Gibraltar's border with Spain will remain open following the end of the Brexit transition period after the UK and European Union agreed a draft deal.
The Rock’s status was not covered in the trade agreement reached by Boris Johnson on Christmas Eve, prompting concerns about what would happen when the transition period ends at 11pm on Thursday.
Gibraltar, whose sovereignty is disputed by Spain and Britain, will remain subject to the rule of the free-travel Schengen area, Spain’s foreign minister said.
Arancha Gonzalez Laya announced that the “agreement in principle” means people in Gibraltar “can breathe a sigh of relief”.
She said that further details on the agreement would be published in the New Year.
Foreign Secretary Dominic Raab said: “Today, working side by side with the Chief Minister of Gibraltar, and following intensive discussions with the Spanish government, we reached agreement on a political framework to form the basis of a separate treaty between the UK and the EU regarding Gibraltar.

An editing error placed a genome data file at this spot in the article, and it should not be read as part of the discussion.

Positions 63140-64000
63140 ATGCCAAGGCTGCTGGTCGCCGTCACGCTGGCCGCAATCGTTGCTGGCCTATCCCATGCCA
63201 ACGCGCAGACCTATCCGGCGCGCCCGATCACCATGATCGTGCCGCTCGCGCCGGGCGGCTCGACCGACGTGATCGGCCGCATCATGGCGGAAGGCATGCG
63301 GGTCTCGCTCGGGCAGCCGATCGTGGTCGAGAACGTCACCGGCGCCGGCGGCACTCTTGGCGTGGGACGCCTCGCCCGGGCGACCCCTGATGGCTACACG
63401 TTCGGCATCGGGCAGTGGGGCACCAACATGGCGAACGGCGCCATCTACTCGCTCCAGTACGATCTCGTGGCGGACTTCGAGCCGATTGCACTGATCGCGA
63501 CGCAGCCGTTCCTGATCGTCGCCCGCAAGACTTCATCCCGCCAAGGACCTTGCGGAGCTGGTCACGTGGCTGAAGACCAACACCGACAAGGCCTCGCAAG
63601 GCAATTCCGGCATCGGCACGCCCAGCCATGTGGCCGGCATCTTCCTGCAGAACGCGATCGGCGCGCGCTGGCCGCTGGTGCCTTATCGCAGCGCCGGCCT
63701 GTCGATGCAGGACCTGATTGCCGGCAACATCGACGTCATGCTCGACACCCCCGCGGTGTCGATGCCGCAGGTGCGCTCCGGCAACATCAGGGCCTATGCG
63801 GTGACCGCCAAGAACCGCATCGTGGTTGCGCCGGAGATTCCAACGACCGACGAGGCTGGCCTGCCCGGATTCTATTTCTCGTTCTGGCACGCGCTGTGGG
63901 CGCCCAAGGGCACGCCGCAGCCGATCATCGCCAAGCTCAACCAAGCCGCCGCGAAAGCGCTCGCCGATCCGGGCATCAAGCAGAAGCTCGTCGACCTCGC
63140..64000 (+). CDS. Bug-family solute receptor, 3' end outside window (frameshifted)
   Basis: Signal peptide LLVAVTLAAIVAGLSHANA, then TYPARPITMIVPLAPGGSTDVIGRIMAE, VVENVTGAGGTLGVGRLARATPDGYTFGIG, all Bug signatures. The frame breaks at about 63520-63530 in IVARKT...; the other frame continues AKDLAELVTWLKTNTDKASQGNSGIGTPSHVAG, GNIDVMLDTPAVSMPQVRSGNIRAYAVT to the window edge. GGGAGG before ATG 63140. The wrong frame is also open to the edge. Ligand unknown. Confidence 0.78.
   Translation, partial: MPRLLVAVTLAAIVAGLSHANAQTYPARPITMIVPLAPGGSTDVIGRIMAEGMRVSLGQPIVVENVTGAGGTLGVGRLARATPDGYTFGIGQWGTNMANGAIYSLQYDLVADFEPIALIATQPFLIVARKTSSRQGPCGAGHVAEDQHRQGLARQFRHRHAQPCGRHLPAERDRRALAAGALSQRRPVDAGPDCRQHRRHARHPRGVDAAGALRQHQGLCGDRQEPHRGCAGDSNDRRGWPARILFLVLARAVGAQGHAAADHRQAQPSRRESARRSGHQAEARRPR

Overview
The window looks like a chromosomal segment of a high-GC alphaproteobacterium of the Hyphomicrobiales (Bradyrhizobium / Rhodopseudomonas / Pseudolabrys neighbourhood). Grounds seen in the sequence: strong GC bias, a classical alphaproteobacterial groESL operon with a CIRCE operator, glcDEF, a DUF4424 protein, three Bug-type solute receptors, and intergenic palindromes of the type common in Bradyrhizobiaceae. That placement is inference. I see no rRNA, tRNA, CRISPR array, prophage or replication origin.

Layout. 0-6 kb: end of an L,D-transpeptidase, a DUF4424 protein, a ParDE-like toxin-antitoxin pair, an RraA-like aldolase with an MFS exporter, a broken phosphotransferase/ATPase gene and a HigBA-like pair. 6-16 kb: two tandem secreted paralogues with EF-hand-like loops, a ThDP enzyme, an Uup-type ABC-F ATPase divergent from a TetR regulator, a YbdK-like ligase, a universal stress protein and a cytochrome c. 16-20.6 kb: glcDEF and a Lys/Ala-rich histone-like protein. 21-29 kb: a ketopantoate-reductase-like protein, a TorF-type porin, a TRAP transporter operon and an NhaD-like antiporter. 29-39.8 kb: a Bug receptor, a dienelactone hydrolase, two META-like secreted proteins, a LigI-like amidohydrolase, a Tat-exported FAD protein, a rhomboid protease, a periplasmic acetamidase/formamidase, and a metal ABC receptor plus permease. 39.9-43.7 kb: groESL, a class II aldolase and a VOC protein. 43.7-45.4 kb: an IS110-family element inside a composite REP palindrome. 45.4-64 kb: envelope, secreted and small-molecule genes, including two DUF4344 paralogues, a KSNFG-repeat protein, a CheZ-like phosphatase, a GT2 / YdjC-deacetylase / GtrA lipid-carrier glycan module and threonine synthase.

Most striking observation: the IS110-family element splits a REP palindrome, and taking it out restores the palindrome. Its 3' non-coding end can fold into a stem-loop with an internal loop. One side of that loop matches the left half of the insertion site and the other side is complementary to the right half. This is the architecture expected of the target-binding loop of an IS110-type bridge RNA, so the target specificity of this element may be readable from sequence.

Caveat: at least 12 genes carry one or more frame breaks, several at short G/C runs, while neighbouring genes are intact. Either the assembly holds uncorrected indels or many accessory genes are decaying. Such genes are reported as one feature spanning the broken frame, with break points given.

"We will now send this to the European Commission, in order to initiate negotiations on the formal treaty.
“In the meantime, all sides are committed to mitigating the effects of the end of the transition period on Gibraltar, and in particular ensure border fluidity, which is clearly in the best interests of the people living on both sides.
“We remain steadfast in our support for Gibraltar and its sovereignty. I am grateful to (Spanish) Foreign Minister Laya and her team for their positive and constructive approach.
"We have a warm and strong relationship with Spain, and we look forward to building on it in 2021.”
Prime Minister Boris Johnson said he “wholeheartedly" welcomes the agreement.
“The UK has always been, and will remain, totally committed to the protection of the interests of Gibraltar and its British sovereignty,” he tweeted.
In the Brexit referendum, 96% of voters in Gibraltar supported remaining in the European Union.
Officials from Madrid and London had until 11pm in the UK - when the Brexit separation comes into force - to find an agreement.
The territory was ceded to Britain in 1713, but Spain maintains its claim to sovereignty over it. That dispute has occasionally flared.